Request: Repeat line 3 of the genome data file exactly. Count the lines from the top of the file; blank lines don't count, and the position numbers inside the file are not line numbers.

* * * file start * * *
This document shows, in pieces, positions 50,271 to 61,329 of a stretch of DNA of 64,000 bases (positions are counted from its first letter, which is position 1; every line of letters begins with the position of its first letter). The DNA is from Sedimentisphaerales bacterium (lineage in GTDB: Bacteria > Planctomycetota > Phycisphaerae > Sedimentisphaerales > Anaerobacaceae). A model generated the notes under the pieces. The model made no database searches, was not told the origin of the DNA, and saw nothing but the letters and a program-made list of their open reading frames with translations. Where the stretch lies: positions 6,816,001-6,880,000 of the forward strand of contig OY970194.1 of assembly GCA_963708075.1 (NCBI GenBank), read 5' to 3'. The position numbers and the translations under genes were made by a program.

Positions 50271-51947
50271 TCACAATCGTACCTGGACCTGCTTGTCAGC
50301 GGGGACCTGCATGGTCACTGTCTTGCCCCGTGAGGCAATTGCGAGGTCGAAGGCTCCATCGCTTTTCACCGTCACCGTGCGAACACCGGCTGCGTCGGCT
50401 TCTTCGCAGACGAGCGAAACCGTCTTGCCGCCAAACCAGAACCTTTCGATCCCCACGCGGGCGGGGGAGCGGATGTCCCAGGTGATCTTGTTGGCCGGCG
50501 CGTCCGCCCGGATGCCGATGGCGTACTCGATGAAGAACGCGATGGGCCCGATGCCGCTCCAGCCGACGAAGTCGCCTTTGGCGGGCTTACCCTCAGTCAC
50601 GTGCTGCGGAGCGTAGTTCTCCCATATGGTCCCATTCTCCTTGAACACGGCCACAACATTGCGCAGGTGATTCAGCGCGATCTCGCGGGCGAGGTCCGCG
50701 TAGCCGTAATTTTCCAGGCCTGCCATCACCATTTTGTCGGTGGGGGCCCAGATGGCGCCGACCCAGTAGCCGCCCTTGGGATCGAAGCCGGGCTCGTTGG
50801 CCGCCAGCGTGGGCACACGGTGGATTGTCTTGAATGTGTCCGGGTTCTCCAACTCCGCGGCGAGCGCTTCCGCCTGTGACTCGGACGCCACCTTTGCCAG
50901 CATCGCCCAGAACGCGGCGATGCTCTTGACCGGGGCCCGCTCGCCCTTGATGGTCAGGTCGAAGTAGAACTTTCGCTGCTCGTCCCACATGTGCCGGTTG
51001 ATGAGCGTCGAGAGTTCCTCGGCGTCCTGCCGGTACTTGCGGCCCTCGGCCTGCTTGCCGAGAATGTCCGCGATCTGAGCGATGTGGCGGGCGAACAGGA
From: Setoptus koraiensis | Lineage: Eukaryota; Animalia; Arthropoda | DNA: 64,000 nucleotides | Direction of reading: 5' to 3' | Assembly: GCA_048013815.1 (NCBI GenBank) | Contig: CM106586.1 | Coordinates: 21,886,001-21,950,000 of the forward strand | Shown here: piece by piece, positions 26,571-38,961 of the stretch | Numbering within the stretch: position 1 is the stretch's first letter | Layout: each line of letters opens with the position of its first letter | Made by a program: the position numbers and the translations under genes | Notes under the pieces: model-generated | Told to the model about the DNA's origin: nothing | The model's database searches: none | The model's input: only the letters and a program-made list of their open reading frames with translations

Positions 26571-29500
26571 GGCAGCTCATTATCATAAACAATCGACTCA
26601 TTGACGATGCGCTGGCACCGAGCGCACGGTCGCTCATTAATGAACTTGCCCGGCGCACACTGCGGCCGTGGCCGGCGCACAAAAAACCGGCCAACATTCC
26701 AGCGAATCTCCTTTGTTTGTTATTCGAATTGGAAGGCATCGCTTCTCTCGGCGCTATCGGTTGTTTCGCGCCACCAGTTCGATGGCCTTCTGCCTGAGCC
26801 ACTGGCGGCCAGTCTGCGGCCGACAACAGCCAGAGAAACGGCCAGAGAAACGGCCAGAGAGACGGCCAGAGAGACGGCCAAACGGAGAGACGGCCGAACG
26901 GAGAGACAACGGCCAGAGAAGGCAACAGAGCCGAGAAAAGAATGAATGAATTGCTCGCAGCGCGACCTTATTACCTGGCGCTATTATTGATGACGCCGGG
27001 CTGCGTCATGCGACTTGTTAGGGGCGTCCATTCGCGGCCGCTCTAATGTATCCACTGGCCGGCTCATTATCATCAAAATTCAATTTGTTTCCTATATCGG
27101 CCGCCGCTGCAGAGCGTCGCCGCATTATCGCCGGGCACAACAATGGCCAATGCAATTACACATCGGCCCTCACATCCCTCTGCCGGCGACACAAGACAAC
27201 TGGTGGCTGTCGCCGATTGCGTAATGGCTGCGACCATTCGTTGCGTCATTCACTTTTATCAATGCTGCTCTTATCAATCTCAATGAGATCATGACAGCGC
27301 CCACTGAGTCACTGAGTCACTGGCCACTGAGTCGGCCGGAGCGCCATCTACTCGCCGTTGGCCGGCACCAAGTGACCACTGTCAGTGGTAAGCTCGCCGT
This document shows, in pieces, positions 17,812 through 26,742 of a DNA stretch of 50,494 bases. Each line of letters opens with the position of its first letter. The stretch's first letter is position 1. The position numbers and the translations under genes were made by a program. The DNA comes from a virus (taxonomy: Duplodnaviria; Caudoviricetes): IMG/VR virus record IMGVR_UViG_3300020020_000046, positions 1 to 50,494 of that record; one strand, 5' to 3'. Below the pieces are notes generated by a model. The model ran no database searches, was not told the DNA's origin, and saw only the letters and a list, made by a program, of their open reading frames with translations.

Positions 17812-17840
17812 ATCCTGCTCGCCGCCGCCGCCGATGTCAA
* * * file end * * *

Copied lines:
50271 TCACAATCGTACCTGGACCTGCTTGTCAGC